Hey Mom and Dad: What Are Your Rules on Prom and Prom Costs?

Parents, Patch wants to hear from you on the questions that get families talking.

Personally, my prom was an unmitigated disaster—no joke, I remember it as one of the worst nights of my life, Murphy's Law encapsulated in one five-hour torture session. But for many teenagers, prom is a magical experience for which they wait through all of high school, and expect it to be perfect... no matter what the cost to you!

We've heard horror stories about prom dresses, tuxes and limos getting out of hand, and people spending really extravagant amounts on these things in recent years. Which brings us to this week's Hey Mom & Dad question:

With that time of the year rapidly approaching, what is the budget for your teen's prom and who pays for it?

Tracy Paddy: “We split costs in a variety of ways. She paid for the after-prom tickets—her date paid for the prom tickets. She paid for his flowers and her hair. She did her own nails, and I made her dress last year, the year before her Grandmother bought it for her. We do know people who treated prom as though their daughter was getting married. I think we spent under $300 last year, but we know people who have spent closer to $1000.” – St. Charles Patch Facebook

Kristine Snider: “I don't have a kid going to prom yet, but my thought is this: For my daughters, I'll pitch in a few hundred bucks for a prom dress and she pays the rest. I'll pay for the prom ticket and for the cost of a "reasonable" meal out. That's it. If they want an over-the-top prom, they will have to work for it.” – Geneva Patch Facebook

Stacy Carpenter Bella: “I spent $400 on her dress; she is paying for her hair and makeup and ticket. Considering my dress in 1987 was $100, that seems about right.” – Naperville Patch Facebook

Nikki Randa: “I graduated in '11. I was fortunate enough that my neighbor gave me her dress and when she bought it, it was a little over $300. I would have never paid that, but I did need to put some money in to get it tailored and cleaned up. It’s not worth it to pay big bucks for one night. Also, I wore flip-flops and I was so grateful I did.” – Woodridge Patch Facebook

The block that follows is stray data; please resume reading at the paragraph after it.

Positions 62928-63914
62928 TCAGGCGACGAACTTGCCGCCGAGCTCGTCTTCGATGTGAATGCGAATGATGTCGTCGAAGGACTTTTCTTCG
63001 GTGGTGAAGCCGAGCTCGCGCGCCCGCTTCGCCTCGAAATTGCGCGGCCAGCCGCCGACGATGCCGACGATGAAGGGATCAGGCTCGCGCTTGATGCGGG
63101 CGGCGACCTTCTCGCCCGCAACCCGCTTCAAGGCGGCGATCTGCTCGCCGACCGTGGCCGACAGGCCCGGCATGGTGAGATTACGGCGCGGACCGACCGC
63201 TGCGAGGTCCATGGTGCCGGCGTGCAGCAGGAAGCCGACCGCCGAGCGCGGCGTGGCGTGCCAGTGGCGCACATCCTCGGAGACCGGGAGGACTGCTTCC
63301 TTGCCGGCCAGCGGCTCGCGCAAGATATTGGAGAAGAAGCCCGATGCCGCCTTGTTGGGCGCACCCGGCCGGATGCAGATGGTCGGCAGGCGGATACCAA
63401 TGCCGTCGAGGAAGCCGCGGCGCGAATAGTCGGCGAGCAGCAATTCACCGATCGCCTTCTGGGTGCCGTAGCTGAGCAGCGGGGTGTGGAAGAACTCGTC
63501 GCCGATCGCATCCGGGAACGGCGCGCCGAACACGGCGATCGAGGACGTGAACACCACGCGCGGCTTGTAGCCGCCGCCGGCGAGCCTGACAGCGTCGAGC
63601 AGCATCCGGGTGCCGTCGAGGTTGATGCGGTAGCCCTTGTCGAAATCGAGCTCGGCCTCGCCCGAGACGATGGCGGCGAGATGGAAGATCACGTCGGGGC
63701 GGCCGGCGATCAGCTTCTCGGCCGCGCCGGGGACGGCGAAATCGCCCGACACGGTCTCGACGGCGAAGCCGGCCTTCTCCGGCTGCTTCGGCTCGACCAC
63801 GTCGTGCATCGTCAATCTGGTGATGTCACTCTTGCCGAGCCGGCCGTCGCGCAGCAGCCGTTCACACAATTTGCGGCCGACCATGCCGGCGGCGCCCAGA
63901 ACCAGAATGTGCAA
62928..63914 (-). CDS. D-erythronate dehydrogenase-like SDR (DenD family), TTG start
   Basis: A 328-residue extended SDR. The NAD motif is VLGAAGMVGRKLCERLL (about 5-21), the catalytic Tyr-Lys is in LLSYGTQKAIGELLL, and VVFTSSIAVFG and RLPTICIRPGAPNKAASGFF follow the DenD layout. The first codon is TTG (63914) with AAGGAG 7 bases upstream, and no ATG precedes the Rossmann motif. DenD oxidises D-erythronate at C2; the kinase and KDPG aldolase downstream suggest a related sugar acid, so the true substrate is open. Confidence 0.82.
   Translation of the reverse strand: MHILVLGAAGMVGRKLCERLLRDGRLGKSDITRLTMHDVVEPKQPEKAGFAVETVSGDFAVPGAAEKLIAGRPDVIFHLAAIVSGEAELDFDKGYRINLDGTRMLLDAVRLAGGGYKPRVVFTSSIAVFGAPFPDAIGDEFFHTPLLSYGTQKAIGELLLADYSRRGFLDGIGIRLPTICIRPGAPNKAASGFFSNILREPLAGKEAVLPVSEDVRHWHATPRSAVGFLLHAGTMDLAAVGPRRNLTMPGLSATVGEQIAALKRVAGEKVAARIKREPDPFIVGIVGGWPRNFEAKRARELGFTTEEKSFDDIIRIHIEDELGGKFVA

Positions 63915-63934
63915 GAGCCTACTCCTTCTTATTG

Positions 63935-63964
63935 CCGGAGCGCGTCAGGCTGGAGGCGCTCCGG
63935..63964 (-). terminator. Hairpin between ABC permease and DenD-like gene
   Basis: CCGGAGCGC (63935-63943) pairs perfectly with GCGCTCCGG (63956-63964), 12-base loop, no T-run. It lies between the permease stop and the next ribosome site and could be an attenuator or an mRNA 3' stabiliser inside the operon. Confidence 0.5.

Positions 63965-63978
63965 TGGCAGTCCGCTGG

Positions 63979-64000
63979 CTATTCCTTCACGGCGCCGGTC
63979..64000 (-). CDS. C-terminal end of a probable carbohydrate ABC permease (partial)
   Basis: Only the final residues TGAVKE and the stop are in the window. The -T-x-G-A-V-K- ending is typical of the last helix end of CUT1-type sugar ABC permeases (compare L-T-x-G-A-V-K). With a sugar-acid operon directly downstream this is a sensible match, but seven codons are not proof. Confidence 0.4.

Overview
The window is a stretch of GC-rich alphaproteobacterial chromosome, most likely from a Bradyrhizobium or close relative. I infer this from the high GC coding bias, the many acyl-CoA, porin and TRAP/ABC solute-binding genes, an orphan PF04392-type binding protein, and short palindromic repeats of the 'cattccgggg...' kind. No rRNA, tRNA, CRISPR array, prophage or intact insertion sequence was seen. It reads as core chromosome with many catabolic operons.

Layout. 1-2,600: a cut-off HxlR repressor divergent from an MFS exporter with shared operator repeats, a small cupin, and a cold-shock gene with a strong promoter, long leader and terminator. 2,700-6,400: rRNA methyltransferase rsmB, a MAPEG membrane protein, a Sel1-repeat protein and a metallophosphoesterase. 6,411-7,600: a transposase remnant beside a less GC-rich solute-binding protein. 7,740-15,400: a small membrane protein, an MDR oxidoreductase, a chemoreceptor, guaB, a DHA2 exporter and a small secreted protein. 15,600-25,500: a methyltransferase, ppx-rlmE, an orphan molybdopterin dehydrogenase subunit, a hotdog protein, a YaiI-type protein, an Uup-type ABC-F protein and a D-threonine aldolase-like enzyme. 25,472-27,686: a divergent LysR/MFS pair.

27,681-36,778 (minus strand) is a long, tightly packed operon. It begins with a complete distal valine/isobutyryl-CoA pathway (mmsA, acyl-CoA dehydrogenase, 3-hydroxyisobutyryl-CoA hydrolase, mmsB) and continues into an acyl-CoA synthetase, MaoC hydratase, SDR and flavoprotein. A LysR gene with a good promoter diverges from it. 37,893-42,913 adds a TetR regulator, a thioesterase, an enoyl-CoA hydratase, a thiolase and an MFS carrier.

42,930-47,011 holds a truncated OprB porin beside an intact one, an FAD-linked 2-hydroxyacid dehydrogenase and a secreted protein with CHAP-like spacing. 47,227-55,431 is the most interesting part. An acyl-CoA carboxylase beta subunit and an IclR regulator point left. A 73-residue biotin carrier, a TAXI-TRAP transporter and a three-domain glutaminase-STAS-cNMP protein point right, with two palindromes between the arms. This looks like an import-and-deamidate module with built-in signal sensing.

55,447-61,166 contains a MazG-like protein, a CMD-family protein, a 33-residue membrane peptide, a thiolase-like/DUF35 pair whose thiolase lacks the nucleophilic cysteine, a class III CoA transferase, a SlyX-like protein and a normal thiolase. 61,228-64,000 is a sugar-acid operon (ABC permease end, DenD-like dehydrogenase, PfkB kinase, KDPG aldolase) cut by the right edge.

Barbara Bayr Anderson: “I heard today that the average amount spent on prom is $1,500. Is this true?” Oak Park-River Forest Patch Facebook

Kath Williams: “I just love that I had a daughter who said, "Mom, I will borrow a dress for prom; could you donate [money] to bring clean drinking water to children who have none? (The Water Project.)” – Wheaton Patch Facebook

Cathy Mousseau: “Every year, People's Resource Center collects dresses for those girls who can't afford to purchase one. Call them if you need one or donate one if can.” – Wheaton Patch Facebook

Michele Grogan: “My son is going to prom; he paid for tickets. J I don’t know myself; besides tux, shoes, tie, etc. and transport and buying corsage, is there anything else I may be forgetting?” – Lemont Patch Facebook

Dorothy Cole Domrzalski:  “Proms in my day (LTHS class of 1975) were at McCormick Place with rented limousines and at least a day off school to have your hair done. Maybe it eased up in between [then and now.]” – Western Springs Patch

Tom Whitcomb Jr.: “Just another reason to remain childless.”  – Naperville Patch Facebook

So what's your take? Tell us in the comments.

Life.Is.Good April 30, 2013 at 08:46 PM
I think if these students were spending their own money vs. the evening being paid for, all or in part by their parents, the cost would be considerably less. This is out of hand.
DHD April 30, 2013 at 09:42 PM
*eyeroll* @ Kath Williams
D Smith May 01, 2013 at 01:50 AM
What is prom exactly, anway? So what's the point?
Gigi May 01, 2013 at 06:20 PM
I'm with you ... how precious.


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